husband and wife, he continued. That was a bad
thing, because if you did anything bad with the husband,
you had the wife on your back!
Most of the pupils left at around fourteen years of age
with many going back to farming in an area where Togher
served the townlands of, Gortanure, Keelaraheen, Neaskin,
Cooranig, Droumdeega, Kinrath, Moneyreague with a few scholars
coming down from Coolmountain as well.
Many of these names would be of Irish origin and, according
to Jack, Tim and Jerry, Togher means causeway or pathway
through a bog.
The general area was called Gleann na Croinn
or valley of the trees with history declaring that once
upon a time the whole area from Coolsnachtig to Derrylahan,
Cousane Gap to Johnstown, could be traversed without ever
touching the ground such was the abundance of trees in the
Neaskin, about three miles away, was the furthest walk for
scholars in an era where bare footed garsúns regularly
heard Canon OLeary, with his back against a partition
door, asking questions from the old catechism. He must have
made a good job of it, as none of my informants could remember
Bishop Coholan refusing the sacrament to anyone from the
school, although it wasnt uncommon for that man of
the cloth to turn away the odd one.
The very day they were confirmed below in town, the
new class started back in Togher School, declared
Jack, with Jerry chipping in and recognising Fr. OMahony
as the best examiner of the whole lot, but savage
cross. Much to the delight of Fr. Kelly, the lads
declared the priests of today to be much more approachable
and not so aloof. The teachers were a hardy
breed also and some severe doses of Slapping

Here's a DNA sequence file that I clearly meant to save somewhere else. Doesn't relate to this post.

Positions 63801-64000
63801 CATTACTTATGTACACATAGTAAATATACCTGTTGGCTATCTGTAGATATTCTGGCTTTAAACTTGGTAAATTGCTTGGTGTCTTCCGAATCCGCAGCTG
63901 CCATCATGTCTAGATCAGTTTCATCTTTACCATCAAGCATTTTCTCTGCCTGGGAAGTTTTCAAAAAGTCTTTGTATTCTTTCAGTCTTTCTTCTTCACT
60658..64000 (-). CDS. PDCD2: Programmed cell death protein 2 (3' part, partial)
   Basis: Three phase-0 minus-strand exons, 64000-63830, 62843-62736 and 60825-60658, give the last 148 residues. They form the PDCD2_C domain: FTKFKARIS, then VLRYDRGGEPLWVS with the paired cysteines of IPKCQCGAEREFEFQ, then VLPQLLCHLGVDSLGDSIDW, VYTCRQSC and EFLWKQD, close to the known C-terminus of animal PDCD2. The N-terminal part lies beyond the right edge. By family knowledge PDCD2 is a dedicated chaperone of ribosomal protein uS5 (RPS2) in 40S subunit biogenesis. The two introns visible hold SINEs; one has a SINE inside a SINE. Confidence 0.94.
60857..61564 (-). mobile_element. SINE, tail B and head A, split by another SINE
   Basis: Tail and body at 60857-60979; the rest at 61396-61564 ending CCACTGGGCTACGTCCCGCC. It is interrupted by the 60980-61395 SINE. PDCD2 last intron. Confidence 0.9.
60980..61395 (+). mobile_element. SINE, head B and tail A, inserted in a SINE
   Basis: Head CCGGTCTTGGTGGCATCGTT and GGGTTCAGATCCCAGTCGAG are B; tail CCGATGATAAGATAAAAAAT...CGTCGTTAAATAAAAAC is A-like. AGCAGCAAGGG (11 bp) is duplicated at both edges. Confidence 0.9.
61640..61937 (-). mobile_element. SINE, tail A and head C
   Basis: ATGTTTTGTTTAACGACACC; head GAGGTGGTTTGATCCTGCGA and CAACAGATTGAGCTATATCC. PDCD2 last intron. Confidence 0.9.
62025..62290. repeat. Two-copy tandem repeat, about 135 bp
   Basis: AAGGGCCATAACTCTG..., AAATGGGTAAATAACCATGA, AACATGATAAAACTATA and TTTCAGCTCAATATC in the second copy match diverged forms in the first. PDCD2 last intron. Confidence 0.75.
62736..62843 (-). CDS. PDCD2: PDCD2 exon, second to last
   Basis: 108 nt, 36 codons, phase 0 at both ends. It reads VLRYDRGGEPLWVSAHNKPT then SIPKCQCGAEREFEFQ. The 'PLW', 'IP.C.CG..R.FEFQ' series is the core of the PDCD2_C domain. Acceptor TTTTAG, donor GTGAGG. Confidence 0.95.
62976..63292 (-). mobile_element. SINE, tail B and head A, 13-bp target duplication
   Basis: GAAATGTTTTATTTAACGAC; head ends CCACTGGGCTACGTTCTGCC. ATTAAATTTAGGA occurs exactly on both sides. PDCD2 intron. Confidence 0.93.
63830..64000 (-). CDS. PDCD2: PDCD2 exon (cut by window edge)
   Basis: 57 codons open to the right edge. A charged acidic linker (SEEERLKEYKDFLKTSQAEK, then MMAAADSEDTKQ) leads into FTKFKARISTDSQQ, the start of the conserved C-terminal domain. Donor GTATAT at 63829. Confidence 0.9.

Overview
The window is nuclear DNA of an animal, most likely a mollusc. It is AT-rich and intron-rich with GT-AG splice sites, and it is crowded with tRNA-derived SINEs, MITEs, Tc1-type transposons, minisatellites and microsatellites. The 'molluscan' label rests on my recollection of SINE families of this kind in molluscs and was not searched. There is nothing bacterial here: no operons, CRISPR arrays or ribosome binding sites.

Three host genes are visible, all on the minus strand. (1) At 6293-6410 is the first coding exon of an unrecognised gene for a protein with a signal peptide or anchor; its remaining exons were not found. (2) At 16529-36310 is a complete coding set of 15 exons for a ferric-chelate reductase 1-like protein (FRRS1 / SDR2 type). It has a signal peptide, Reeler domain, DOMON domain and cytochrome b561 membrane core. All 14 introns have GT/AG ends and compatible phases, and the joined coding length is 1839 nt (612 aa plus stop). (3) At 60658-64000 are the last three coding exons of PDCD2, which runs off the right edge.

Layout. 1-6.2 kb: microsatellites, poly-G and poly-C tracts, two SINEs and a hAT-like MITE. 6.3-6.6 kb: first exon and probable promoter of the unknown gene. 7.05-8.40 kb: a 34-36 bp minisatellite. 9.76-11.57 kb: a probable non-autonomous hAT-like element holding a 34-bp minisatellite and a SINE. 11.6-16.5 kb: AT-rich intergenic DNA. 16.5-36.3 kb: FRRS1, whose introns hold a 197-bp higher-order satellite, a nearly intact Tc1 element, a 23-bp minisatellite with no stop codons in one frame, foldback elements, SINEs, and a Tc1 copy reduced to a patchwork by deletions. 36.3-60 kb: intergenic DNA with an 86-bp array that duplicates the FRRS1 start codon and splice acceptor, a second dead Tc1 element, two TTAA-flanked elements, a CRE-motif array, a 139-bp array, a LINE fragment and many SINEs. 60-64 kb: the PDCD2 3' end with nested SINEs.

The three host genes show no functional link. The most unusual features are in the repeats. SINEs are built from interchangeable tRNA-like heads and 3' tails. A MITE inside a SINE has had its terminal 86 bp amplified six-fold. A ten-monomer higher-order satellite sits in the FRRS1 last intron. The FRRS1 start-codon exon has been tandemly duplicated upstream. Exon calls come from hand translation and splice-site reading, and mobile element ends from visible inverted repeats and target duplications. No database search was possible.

lay in wait for the pupil that hadnt the homework
Mr. Jerry Moynihan, from around the Ballingeary area, was
the first teacher to introduce football to the school and
he himself was a noted Cork senior player of the time. The
lads played in the churchyard and also threw the bowl on
their way home.
It was here that Jerry OFarrell learned the basics
of sport, where he competed at the top, taking on such legendary
figures as Dinny Murphy, Bandon; Paddy OSullivan,
Baltimore, an numerous others in the late forties when the
massive sum of fifty pounds would make up the stake in the
From the Piggeries to Timmy Hurleys on a Derrinasáfa
road no better than a boreen, the bowlers covered in about
twenty bowls and, if that feat was achieved, then spoils
of victory were usually garnered. John ODonovan, the
butcher in Dunmanway, was one of the road showers, and biggest
backers, when Jerry was in his prime and after the scores,
the pictures in town or the crossroads platform dancing
in the area were regular haunts.
For a few years after the burning down of the school, the
bottom part of the Togher Church was put into commission,
by kind permission of Canon OLeary, until the new
school was built, by Cahalane bros, Dunmanway, in 1939.
Mr Bob Patterson was the first principal in the new school
where Nan Hurley, nee ORourke, was later to make a
name for herself and become one of the best known and loved
teachers in the area.
Written by Dery Farr
Courtesy of the Southern Star